Let's assume you've checked you luggage in, as you do, then proceed through security to be told your camera can't accompany you inside the cabin. What sort of fall back position do you have in mind?

-> -> Leave the camera at home, buy postcards as a keepsake.
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Re: Advice on the "laptop ban" for photographers

I think if such a catch-all electronics ban were to come into place more generally (e.g. between UK and US) then many will simply not bother to travel. I know for sure that I'd be a lot less inclined; and it's not just the photo gear. I have a reasonable quality laptop and it carries essential data for my work. Checking it into the hold is way too risky for my liking. I lost a heap of Pentax gear years ago courtesy of light-fingered baggage handlers. In fact it's worse today since you can no longer lock baggage (well, at least in the US - the NTSB will destroy your luggage if they can't look inside).
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Re: Advice on the "laptop ban" for photographers

But business trips are not optional in a lot of cases. When I travelled on company business I limited myself to a memory stick (encrypted) and borrowed a laptop on arrival (prearranged, rather than leaving to pot luck on the day).
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Re: Advice on the "laptop ban" for photographers

Yes, business travellers are the worst affected group: some of my internationally-travelling friends working for big companies are provided with laptops after landing around the world (especially Middle East, US and UK, obviously), but a borrowed laptop is always a half-baked solution. Small companies will need to rely on local IT service suppliers (probably worth buying shares!). No working on flights, of course.

Shipping photo equipment out is one option, but pricey. It might be worth it for the safari trip of a lifetime where you were connecting via the Middle East, for example.

To cope with rejection at security or the gate you'd need to have a secure carry-on bag (with TSA locks - i.e. some security, but not much), with your non-electronic cabin essentials in a soft bag inside that. So, if you get stopped you send the electronics through to the hold in the locked case, and carry on the soft bag with your pills, toiletries, paper book, phone, eyeshade, pillow, SD cards etc etc...

Great, eh!
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Panasonic 12-32, 12-35, 15. Laowa 7.5.
Assorted legacy lenses, plus a Fuji X70 & a Sony A7S.
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Re: Advice on the "laptop ban" for photographers

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Great, eh!
Retirement is looking like an increasingly tempting scenario.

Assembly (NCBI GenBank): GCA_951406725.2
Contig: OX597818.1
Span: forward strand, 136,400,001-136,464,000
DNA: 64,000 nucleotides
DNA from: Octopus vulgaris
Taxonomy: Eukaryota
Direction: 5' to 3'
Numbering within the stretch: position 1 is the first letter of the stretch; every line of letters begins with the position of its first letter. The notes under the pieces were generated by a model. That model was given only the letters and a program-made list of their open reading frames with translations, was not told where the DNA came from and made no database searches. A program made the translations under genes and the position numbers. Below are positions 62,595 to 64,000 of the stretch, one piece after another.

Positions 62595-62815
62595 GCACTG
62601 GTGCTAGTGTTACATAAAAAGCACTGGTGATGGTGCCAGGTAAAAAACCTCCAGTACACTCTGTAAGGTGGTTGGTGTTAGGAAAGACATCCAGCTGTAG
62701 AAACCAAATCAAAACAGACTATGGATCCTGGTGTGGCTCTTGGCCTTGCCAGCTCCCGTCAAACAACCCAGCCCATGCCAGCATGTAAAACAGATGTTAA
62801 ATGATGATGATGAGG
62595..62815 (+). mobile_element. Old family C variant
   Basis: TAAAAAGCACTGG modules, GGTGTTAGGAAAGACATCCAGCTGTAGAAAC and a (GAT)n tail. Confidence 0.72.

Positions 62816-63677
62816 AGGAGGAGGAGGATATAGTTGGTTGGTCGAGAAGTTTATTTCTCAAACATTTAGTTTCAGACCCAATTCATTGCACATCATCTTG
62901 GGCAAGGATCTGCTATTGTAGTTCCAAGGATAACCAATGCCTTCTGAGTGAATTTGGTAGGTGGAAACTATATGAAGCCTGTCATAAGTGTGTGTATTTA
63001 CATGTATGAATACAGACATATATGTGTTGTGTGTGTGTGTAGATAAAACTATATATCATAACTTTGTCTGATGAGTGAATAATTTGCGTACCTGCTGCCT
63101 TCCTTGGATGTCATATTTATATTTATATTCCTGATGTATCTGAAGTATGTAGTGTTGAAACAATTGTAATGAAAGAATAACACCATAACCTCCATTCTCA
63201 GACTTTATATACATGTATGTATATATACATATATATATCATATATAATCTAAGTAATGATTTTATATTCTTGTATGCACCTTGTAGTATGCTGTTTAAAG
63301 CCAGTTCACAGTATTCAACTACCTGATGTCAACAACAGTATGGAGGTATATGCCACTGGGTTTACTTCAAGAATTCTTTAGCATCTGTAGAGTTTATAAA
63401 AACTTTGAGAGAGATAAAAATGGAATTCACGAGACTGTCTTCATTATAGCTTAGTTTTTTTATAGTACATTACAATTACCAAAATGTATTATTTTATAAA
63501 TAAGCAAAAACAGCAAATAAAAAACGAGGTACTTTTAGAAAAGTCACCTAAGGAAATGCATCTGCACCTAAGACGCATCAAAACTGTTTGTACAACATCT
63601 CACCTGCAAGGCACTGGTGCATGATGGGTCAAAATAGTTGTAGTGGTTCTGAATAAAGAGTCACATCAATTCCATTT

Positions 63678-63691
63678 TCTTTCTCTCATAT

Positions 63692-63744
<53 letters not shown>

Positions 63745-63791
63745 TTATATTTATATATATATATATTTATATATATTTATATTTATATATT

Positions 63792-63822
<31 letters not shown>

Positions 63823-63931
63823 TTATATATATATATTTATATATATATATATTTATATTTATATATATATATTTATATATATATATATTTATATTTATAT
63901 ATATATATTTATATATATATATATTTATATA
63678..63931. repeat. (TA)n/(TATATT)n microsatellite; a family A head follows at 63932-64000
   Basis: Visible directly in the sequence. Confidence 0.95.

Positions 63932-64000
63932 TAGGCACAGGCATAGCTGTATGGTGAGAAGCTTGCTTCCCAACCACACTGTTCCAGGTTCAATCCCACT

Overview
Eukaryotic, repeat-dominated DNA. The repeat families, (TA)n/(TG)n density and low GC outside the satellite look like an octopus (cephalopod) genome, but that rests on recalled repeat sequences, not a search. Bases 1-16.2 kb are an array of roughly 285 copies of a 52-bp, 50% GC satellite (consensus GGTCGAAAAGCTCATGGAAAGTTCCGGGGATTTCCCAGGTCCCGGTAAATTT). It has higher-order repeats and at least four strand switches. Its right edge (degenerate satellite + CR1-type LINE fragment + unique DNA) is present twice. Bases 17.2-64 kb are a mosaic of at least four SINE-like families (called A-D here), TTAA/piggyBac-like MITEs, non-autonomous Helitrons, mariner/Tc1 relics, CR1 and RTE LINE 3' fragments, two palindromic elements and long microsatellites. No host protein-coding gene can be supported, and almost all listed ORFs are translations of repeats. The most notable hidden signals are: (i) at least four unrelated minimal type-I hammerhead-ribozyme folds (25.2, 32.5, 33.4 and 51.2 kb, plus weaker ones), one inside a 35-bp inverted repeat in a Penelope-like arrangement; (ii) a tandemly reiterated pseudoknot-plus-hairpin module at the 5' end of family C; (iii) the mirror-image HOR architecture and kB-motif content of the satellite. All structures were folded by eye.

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Re: Advice on the "laptop ban" for photographers

And kiss goodbye to your expensive kit!

Problem is there's no way of knowing until you turn up at the airport, pot luck as it were. I'd probably risk my GX7, but certainly not my Leica kit, or perhaps I should travel light with just my iPhone - which incidentally takes remarkable images and there's a range of clip on lenses offering more creativity.

And all of this because a certain group of individuals want to kill us.
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Re: Advice on the "laptop ban" for photographers

Yes, I'm increasingly likely to fly with my little Fuji X70 for all sorts of reasons, especially on city trips. It's got in-body charging, for one thing, allowing top-ups during lunch and coffee breaks.

Interesting and unpredictable impact on photo workshops and safari photography companies, too.

These people will be OK because they supply DSLR and long lenses for everyone on the specialist boats: http://www.cnpsafaris.com/
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Too much Oly gear.
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Assorted legacy lenses, plus a Fuji X70 & a Sony A7S.
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Old 6th June 2017
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Re: Advice on the "laptop ban" for photographers

Quote:
Originally Posted by pdk42 View Post
It's a sad world we live in nowadays Mark. People used to say that the 70s was a bad decade, but looking back to my teenage years it seems like a golden era.

I'm glad that religion is such a declining factor in our society - its death can't come quickly enough for my liking.
I think religion is the victim, not the culprit. If there were no religion then the scumbags would attach themselves to some other cause, such as a political grouping or a nationalist cause. The will to be destructive is deep in some people's psyche. (And most religions - despite what people might think due to gross caricaturing and misrepresentation) encourage peace, harmony, charity and love.
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Old 6th June 2017
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Re: Advice on the "laptop ban" for photographers

The ban looks incredibly inconvenient for lots of people going to those countries, not just for photographers.

The security industry, avidly fuelling their own growth through fear after every atrocity, will increasingly put people off air travel.
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Re: Advice on the "laptop ban" for photographers

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I think religion is the victim, not the culprit. If there were no religion then the scumbags would attach themselves to some other cause, such as a political grouping or a nationalist cause. The will to be destructive is deep in some people's psyche. (And most religions - despite what people might think due to gross caricaturing and misrepresentation) encourage peace, harmony, charity and love.
Well Rob - we could have a long debate about these subjects for sure. Maybe we can agree that religion is just another man made concept that suffers from all the same strengths and weaknesses of the very humans who created it (and to this day continuously reinterpret it).